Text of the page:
Investigating inflation persistence across monetary regimes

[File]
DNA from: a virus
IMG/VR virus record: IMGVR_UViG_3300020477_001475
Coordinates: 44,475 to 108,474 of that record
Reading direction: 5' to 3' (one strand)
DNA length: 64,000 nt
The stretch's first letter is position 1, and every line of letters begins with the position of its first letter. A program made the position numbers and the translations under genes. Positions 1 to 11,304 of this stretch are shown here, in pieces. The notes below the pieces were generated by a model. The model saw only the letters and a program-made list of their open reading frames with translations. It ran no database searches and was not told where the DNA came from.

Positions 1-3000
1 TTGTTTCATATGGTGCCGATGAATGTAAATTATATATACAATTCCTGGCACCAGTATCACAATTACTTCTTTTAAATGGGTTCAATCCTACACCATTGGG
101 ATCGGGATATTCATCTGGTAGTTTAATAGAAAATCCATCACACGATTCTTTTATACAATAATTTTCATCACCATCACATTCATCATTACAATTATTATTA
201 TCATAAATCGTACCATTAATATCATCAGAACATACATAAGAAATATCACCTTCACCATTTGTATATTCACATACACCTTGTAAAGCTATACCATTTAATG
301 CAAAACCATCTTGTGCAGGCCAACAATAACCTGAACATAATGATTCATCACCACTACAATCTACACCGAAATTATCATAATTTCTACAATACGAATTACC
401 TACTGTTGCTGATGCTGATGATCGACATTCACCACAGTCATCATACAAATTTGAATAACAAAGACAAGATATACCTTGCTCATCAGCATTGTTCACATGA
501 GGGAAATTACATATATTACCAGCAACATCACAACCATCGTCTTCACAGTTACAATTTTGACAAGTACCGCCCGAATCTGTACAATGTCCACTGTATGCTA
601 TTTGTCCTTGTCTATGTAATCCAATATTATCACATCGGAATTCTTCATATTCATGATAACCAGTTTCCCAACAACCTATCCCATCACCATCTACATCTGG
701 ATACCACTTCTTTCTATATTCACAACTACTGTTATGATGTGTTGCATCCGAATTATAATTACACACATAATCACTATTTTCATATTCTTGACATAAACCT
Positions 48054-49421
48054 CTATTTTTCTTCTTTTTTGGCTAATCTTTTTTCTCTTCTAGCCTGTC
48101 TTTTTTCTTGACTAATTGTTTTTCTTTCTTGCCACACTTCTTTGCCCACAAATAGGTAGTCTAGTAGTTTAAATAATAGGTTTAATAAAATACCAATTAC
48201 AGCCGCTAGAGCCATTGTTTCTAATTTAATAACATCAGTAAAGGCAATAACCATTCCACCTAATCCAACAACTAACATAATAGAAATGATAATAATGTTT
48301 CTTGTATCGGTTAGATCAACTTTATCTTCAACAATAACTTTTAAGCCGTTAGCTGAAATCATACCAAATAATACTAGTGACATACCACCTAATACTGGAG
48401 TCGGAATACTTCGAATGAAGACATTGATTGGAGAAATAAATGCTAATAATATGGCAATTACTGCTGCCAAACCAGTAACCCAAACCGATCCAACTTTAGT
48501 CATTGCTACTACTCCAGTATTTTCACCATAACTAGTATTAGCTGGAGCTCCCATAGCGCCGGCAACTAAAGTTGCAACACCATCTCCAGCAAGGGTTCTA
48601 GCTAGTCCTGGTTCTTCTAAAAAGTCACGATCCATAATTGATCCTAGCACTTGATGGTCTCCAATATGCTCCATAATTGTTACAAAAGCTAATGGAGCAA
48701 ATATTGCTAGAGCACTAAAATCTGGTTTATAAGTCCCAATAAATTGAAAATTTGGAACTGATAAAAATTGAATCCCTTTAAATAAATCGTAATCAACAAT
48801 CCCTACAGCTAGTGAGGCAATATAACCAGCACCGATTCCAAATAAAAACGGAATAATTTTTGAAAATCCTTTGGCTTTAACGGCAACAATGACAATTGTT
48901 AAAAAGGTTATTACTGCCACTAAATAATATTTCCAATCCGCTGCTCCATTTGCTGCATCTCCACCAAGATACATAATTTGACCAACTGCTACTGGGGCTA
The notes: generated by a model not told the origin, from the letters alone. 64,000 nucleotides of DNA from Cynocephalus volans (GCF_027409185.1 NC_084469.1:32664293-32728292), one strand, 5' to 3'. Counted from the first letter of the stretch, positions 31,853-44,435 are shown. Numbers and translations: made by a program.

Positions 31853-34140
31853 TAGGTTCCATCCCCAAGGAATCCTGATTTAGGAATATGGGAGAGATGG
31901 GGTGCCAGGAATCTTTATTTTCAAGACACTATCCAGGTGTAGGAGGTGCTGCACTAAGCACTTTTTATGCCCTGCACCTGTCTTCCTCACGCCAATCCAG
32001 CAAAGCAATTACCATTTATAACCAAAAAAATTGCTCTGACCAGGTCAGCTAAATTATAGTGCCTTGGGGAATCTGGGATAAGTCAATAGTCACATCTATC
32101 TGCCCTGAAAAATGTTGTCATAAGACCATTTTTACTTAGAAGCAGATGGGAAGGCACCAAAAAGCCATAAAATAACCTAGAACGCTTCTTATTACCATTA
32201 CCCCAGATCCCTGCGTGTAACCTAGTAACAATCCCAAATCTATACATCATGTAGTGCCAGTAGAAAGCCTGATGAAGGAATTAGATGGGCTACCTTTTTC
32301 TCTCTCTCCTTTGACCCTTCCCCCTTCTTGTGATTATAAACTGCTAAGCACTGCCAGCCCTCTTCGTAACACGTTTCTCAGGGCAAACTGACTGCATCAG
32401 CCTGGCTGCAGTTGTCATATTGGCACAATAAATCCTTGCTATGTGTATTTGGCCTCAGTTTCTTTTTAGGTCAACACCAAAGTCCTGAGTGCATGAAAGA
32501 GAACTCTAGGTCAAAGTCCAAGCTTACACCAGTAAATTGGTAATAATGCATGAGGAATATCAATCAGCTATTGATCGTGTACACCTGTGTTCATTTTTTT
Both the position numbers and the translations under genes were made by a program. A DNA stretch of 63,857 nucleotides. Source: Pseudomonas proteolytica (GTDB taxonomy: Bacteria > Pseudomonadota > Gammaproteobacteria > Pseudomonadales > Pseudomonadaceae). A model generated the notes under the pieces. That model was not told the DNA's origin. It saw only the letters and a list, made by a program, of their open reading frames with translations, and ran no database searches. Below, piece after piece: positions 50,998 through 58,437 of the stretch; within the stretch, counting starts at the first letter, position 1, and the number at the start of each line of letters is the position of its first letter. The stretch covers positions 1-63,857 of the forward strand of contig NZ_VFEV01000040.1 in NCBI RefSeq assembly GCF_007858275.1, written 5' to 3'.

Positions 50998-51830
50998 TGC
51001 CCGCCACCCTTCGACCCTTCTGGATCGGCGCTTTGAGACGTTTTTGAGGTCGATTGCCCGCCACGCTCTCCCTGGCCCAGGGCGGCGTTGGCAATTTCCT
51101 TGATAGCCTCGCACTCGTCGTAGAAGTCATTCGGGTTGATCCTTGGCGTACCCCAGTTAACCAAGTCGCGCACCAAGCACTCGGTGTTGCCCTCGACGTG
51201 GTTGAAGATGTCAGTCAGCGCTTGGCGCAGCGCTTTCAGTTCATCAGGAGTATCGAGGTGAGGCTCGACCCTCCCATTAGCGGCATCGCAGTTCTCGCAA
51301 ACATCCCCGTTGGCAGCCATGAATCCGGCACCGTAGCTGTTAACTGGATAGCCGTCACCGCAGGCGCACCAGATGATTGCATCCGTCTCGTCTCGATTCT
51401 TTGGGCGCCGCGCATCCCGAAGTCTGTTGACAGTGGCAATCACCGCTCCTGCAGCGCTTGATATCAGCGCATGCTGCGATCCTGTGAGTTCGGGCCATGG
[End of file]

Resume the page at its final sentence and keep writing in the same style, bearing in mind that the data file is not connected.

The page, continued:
Under inflation targeting inflation exhibits negative serial correlation in the United Kingdom, and little or no persistence in Canada, Sweden and New Zealand, and estimates of the indexation parameter in hybrid New Keynesian Phillips curves are either equal to zero, or very low, in all countries. Analogous results hold for the Euro area–and for France, Germany, and Italy–under European Monetary Union; for Switzerland under the new monetary regime; and for the United States, the United Kingdom and Sweden under the Gold Standard: under stable monetary regimes with clearly defined nominal anchors, inflation appears to be (nearly) purely forward-looking, so that no mechanism introducing backward-looking components is necessary to fit the data. These results question the notion that the intrinsic inflation persistence found in post-WWII U.S. data–captured, in hybrid New Keynesian Phillips curves, by a significant extent of backward-looking indexation–is structural in the sense of Lucas (1976), and suggest that building inflation persistence into macroeconomic models as a structural feature is potentially misleading. JEL Classification: E31, E42, E47, E52, E58
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